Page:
The small bump on this baby's temple/hairline was a dermoid cyst.
The dermoid cyst (DC) is composed of epithelium and appendageal elements and may contain bones, hair and teeth. See also median nasal dermoid fistula.
A round, subcutaneous, asymptomatic congenital nodule at the tail of the eyebrow, periorbitally, on the nose or scalp is characteristic. Most DCs are noted in the first 5 years of life. DCs generally grow slowly during the first few years of life and then remain almost unchanged thereafter. A pit or pore with hairs emanating from it may overly a dermoid cyst (see median nasal dermoid fistula).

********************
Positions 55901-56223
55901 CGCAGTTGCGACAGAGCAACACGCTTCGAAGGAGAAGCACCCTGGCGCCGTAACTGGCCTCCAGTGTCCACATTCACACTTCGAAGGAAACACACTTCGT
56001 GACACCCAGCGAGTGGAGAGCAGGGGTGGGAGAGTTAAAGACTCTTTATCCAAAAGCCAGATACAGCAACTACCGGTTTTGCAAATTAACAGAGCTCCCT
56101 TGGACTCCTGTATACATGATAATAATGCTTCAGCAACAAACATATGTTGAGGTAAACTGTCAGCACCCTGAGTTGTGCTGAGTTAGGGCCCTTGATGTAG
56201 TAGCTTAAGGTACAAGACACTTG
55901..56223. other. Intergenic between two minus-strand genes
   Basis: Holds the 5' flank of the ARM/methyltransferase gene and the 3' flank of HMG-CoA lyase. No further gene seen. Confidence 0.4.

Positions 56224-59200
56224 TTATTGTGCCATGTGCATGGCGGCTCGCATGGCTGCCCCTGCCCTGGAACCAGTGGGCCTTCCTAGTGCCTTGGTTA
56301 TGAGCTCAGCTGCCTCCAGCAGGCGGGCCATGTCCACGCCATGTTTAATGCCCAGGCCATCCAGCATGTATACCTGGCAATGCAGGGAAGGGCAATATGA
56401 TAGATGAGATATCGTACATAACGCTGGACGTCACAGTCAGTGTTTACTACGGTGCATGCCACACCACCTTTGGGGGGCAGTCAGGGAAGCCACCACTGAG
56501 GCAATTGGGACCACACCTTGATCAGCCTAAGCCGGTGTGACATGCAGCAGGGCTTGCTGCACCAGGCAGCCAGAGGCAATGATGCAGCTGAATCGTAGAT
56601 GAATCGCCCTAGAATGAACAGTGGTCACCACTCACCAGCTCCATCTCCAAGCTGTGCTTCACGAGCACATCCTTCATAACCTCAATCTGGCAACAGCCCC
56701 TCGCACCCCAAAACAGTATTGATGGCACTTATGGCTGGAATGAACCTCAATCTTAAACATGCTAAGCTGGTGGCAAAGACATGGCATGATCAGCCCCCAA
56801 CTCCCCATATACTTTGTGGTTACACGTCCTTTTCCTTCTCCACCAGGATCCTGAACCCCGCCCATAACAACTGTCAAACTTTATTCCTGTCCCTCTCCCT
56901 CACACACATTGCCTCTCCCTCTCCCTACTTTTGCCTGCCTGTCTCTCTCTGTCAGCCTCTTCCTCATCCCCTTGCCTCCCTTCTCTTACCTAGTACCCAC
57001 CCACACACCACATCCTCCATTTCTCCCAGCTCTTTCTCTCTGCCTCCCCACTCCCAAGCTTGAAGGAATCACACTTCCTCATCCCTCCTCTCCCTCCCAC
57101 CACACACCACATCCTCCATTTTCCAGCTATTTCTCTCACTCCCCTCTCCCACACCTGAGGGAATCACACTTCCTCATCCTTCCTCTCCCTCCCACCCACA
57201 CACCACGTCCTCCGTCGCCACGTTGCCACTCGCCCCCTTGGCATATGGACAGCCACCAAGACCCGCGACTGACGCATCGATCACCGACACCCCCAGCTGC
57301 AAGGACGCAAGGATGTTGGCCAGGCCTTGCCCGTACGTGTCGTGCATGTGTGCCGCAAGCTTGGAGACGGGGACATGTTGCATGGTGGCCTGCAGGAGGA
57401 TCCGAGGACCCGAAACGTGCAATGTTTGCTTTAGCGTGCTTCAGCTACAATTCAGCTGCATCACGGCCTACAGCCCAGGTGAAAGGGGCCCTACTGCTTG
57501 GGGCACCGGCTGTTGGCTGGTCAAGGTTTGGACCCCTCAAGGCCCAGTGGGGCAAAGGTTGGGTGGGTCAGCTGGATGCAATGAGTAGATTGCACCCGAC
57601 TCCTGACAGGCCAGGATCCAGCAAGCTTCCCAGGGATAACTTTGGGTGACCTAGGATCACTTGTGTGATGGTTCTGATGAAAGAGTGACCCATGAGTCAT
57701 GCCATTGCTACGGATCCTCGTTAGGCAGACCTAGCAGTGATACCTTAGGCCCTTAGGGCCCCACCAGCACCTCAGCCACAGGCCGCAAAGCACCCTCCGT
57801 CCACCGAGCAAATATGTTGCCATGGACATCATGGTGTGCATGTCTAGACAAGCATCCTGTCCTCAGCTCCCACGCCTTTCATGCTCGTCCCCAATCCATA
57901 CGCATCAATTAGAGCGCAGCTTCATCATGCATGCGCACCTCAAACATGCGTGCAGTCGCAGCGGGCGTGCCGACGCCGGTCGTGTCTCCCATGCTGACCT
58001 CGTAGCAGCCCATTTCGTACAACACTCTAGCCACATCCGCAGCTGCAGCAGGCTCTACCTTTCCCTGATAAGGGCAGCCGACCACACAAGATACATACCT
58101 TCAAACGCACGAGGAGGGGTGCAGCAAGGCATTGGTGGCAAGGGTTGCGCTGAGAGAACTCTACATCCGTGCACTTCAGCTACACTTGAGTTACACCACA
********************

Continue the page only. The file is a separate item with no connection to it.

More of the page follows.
Any midline nodule needs imaging to exclude other lesions, e.g. nasal glioma, thyroid remnant.
Any midline DC requires imaging studies to exclude dysraphism or intracranial or intraspinal extension or other diagnosis. A small, classic, asymptomatic DC on the lateral eyebrow/temple does not require immediate excision. It can be stable for years and as the child grows, it becomes less and less obvious and may "disappear". It need not be removed. However, some cysts continue to grow slowly and can even alter the shape of adjacent bone. Surgical removal may be done, usually by a pediatric surgeon or plastic surgeon.
See also the median nasal dermoid fistula.